When Nigeria first unveiled incentives for carmakers to set up plants its auto industry had ground to a standstill.

Fast forward two years, and there are at least 36 automakers with production licenses in the continent’s biggest economy, with Volkswagen AG, Nissan Motor Co. and Ford Motor Co. already making vehicles with local partners. The country is seeking to join South Africa as the only manufacturing base for the car industry in sub-Saharan Africa, with countries from Ethiopia to Uganda hoping to follow suit.

“Africa really is the last automotive frontier,” Mike Whitfield, Nissan’s head of sub-Saharan Africa, said in an interview. “You still have a very un-motorized population.”

Vehicle ownership on the continent is estimated by the International Organization of Motor Vehicle Manufacturers at less than 50 per 1,000 people, compared with about 800 in the U.S. Demand for passenger cars in particular is growing in sub-Saharan Africa, as road conditions and fuel quality improve and young populations with disposable income seek mobility, Whitfield said.

For now, new-vehicle sales in sub-Saharan Africa are minuscule by global standards and almost all cars purchased outside South Africa are imports, many of them second hand. While automakers in Nigeria have started final assembly of light vehicles including Ford’s Ranger from imported kits, it’s still a long way to full scale manufacturing.

Developing a large-scale automotive industry will require reducing the flood of used cars into the region and developing local manufacturing and supply of components, said Anthony Black, an economics professor at the University of Cape Town.africacars

“You need regional integration, you need appropriate policies in the auto sector and you also need to upgrade infrastructure and skills,” he said.

A group of global automakers recently created an African Association of Automotive Manufacturers to coordinate efforts and advise governments on policies, Jeff Nemeth, the chief executive officer of Ford in sub-Saharan Africa, said in an interview. The group is in talks with Nigeria on how best to attract suppliers of parts to the country, he said.

“We’ve done this many times in different countries all over the world,” Nemeth said. “We’ve seen the good policies and the bad policies, what works well, what works not as well.”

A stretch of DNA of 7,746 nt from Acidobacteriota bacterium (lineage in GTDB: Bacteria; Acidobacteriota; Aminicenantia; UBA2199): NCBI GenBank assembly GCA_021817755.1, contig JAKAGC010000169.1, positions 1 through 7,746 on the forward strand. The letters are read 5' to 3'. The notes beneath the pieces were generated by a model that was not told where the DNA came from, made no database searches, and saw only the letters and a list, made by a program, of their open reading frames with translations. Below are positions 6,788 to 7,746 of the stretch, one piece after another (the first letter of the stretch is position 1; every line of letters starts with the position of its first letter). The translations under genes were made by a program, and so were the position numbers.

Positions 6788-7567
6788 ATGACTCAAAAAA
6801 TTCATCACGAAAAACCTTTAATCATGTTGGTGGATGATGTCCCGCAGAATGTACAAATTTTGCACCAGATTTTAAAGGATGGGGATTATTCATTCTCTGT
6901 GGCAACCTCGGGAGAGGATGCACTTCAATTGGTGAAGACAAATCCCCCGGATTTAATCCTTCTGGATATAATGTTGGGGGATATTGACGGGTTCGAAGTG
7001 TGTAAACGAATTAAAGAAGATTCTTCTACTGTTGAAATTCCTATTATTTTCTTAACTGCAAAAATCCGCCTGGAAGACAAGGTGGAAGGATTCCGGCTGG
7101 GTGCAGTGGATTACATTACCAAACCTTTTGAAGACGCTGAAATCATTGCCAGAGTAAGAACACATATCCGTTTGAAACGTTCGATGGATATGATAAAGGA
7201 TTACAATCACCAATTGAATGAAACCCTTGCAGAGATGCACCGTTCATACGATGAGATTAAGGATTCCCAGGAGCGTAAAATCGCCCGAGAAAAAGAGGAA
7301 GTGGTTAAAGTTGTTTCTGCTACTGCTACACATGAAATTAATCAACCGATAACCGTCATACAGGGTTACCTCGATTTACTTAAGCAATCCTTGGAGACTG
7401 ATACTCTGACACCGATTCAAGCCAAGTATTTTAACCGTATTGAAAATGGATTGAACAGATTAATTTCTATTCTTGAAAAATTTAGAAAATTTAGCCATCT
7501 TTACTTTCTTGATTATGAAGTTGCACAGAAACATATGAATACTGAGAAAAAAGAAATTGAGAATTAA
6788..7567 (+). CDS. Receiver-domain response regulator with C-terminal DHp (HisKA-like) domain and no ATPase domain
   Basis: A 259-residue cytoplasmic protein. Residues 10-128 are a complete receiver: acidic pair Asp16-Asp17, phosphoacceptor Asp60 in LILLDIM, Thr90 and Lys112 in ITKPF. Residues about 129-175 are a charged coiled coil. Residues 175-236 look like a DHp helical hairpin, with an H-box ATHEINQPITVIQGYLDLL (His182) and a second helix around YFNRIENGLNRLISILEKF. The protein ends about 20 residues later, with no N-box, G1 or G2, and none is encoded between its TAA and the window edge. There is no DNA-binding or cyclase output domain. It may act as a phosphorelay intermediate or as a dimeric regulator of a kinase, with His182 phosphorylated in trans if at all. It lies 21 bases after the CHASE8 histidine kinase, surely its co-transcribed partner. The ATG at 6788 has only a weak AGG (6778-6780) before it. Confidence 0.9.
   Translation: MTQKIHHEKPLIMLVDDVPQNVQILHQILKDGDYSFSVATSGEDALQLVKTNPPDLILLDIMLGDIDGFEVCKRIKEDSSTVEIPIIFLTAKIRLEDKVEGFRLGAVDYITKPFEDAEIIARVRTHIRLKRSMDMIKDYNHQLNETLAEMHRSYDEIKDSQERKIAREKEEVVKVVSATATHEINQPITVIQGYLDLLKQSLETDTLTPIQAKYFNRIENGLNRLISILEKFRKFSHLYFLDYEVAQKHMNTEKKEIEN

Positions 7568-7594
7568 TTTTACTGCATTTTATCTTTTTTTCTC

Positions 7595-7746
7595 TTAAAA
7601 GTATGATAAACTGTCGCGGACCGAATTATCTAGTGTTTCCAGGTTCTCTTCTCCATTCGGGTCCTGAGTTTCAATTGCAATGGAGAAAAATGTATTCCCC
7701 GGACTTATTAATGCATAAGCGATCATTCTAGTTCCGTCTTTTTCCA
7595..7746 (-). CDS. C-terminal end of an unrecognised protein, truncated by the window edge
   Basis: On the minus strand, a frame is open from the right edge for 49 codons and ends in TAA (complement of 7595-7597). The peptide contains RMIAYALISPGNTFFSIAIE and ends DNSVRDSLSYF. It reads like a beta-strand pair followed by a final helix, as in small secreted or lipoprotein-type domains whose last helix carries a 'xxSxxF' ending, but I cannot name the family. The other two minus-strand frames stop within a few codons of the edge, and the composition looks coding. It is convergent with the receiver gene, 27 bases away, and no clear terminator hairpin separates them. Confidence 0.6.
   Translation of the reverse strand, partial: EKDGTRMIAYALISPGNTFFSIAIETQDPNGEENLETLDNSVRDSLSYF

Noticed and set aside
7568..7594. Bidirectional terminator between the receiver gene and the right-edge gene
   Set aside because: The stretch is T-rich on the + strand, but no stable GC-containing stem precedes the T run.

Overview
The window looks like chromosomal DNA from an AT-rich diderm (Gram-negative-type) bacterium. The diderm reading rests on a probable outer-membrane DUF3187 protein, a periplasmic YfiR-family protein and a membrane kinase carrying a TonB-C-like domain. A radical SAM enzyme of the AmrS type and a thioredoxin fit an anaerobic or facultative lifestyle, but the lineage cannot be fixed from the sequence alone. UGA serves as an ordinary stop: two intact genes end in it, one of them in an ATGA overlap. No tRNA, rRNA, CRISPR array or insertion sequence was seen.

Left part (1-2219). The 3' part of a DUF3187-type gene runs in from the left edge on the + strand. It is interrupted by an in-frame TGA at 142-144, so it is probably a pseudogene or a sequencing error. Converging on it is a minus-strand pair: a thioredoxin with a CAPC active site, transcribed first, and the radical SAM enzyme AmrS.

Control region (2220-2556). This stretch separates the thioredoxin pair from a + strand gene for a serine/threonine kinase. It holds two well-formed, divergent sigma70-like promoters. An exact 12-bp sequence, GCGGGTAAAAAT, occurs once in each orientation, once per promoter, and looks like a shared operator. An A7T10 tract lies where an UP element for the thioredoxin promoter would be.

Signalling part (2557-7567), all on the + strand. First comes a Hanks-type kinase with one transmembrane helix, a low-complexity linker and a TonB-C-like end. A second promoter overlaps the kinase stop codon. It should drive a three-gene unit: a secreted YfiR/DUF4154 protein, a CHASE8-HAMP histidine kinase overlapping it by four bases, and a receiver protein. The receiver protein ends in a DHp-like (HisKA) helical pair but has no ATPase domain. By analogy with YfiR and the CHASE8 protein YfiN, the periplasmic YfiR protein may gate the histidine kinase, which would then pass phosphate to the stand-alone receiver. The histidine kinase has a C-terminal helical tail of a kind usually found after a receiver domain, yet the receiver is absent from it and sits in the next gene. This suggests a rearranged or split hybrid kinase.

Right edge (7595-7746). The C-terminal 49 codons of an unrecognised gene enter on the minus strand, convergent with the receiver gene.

Trade Arrangement

Nigeria’s not the only African country trying to promote domestic vehicle production and automakers are hoping their new association can help coordinate policies and investment in the region, Nemeth said.

“Everybody can’t have an assembly plant at once,” he said. “The idea would be having some kind of pan-African trade arrangement, where maybe we build engines in Uganda but put them in vehicles in Nigeria and then ship the vehicles back to Uganda, duty free.”

The only sub-Saharan African country with any real automotive production is South Africa, which has used government incentives to attract manufacturers. The local industry body is projecting record automotive exports this year of 344,000.

Nigeria, which is hoping to emulate that success, had a flourishing automotive sector in the 1970s that floundered. It’s now seeking to revitalize the industry to diversify the economy away from oil as crude prices fall. Nigeria has allowed companies to import two fully-built vehicles at reduced duties of 35 percent for cars and 20 percent for commercial vehicles for every one built locally, while 100 percent importers pay a full 70 percent duty.

The government is focused on assembly operations for now, with the idea that components manufacturing will follow as the industry develops critical mass, said Luqman Mamudu, the director of policy and planning for the Abuja-based National Automotive Council.

Ford projects that the automotive industry in Africa will grow by at least 40 percent by 2020, said Nemeth.

“The opportunities are massive,” he said.